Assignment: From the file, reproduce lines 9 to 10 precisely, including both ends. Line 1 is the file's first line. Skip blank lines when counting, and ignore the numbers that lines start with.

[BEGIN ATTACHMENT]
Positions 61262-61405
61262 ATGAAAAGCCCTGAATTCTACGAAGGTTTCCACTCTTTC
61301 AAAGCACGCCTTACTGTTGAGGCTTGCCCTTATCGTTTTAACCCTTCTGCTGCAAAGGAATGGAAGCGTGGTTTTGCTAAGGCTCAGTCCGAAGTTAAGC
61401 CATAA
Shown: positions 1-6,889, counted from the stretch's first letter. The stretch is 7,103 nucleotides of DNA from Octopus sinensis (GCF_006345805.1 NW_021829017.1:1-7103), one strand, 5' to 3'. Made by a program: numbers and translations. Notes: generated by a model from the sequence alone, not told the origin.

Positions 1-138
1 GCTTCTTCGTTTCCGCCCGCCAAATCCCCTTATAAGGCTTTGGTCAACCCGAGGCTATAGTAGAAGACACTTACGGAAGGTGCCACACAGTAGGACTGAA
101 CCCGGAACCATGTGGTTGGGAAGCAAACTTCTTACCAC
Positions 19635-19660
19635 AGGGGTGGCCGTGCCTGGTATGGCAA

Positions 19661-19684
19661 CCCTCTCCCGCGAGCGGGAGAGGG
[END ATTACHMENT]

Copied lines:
Positions 19635-19660
19635 AGGGGTGGCCGTGCCTGGTATGGCAA